The majority of battleground districts in this fall’s critical elections for Virginia House of Delegates are in the state’s cities and suburbs, but Republicans are also targeting a rare breed in Virginia politics: Democrats who represent mostly rural districts.
Republicans portray Delegates Roslyn Tyler and Chris Hurst as radical liberals who ignore their constituents in Southside and southwestern Virginia, predominantly rural districts that include some of the state’s most economically depressed areas. The elections will determine whether Democrats can maintain their hold on the state’s increasingly conservative rural pockets, and whether Republicans can reclaim any ground in areas where opposition to Donald Trump drove Republicans from office.
Democrats hold a 55-45 House majority, but Republicans are targeting the seats of 13 potentially vulnerable Democrats, including some in rural districts and others in northern Virginia and Hampton Roads suburbs. According to Stephen Farnsworth, a political scientist at the University of Mary Washington, Virginia has experienced a geographical sorting over the last 30 years, with the Democratic Party increasingly becoming a party of cities and suburbs, while the Republican Party is seen as the party of rural areas.
Hurst, a former TV journalist seeking a third term, is being challenged by Republican Jason Ballard, an attorney, Army veteran, and Pearisburg town council member. Tyler will face Republican Otto Wachsmann, a pharmacist who narrowly lost the 2019 election by 506 votes. Conservatives are arguing against Democratic incumbents using national themes. Tyler was portrayed by the Republican State Leadership Committee PAC as anti-law enforcement, while Hurst was portrayed as tax-happy and unconcerned about inflation caused by the coronavirus pandemic.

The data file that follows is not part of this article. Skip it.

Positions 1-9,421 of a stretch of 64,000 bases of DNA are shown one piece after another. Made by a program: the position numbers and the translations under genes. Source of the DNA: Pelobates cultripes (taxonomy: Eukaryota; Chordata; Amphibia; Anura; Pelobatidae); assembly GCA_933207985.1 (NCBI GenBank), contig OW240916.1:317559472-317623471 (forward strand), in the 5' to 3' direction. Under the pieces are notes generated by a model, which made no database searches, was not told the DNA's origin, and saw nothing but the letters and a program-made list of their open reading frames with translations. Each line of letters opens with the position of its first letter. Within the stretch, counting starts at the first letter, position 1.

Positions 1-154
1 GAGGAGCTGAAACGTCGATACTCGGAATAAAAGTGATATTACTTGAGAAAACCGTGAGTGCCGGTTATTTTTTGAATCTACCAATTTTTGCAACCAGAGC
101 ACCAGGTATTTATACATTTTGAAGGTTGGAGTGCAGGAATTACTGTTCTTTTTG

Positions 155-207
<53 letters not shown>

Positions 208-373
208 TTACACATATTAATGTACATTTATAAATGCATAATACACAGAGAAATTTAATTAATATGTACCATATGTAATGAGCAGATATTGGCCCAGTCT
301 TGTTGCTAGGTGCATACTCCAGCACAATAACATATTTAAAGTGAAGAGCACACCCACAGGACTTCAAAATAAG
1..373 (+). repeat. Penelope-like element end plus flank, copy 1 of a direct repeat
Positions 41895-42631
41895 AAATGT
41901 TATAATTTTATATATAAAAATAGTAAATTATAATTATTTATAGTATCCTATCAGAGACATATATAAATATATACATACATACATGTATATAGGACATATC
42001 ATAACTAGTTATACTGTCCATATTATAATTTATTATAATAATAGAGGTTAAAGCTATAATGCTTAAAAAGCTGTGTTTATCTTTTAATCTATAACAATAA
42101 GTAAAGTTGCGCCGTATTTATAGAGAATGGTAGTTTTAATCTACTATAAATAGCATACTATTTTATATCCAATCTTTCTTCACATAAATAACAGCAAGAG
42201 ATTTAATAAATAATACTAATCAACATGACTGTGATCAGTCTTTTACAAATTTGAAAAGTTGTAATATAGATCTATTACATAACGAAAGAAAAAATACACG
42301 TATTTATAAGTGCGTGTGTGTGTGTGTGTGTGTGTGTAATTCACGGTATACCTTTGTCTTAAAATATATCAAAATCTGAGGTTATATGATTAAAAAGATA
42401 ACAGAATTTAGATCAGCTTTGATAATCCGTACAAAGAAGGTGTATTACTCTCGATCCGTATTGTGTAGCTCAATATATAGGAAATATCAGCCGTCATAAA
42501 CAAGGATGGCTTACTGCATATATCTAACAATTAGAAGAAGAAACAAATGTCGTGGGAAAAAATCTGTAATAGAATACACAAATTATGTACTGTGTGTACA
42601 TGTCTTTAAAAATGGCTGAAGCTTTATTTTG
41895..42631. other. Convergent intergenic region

Republicans point to Tyler’s membership in the Virginia Legislative Black Caucus, which called for a slew of police reforms following Floyd’s death, including “divesting from large law enforcement budgets and investing more in communities,” which the GOP committee PAC claims amounts to police defunding.
Hurst says he voted for the 2020 gas tax increase, the first in more than three decades, because the state needs the money to pay for long-standing transportation infrastructure issues that “Republicans for 20 years in control failed to address.” Hurst, who was elected to his seat in 2017, entered politics after his girlfriend was gunned down while conducting an interview for their Roanoke television station on live television.
In both races, Republican challengers claim that the Democratic incumbents haven’t paid enough attention to their districts, which haven’t prospered as much as other parts of the state, particularly northern Virginia, a wealthier and more populous region.
Wachsmann claims that the Democratic Party’s “extreme liberal agenda” threatens the rural way of life in Southside Virginia, which stretches from south of Richmond to the North Carolina border and includes vast tracts of open land as well as the cities of Emporia and Franklin.
In a region where hunting and skeet shooting are long-held traditions, farming and forestry are two of the most important industries. The Virginia Hunting Dog Alliance endorsed Tyler, writing in an editorial that she has “consistently voted to support the values of rural Virginia.” Hurst’s district includes large rural areas in southwestern Virginia, as well as the cities of Radford and Blacksburg, where Virginia Tech dominates and Democrats have a built-in constituency among the 30,000 student body.
Hurst’s opponent has chastised him for supporting a failed bill that would have ended qualified immunity for police officers. Qualified immunity shields officers from being held accountable for alleged wrongdoing.
Hurst claims to be a friend of law enforcement and has advocated for recently approved pay raises. He also voted in favor of police reforms approved by the legislature in 2020, such as legislation prohibiting no-knock search warrants and allowing localities to establish civilian review boards with subpoena power and disciplinary authority.
Sen. Creigh Deeds, one of only two Democrats in the state Senate who represent predominantly rural districts, began his political career in the House of Delegates in the early 1990s, when Democrats held seats in many of the state’s rural districts. Deeds believes that many people mistake the Republican Party for being the party of rural America.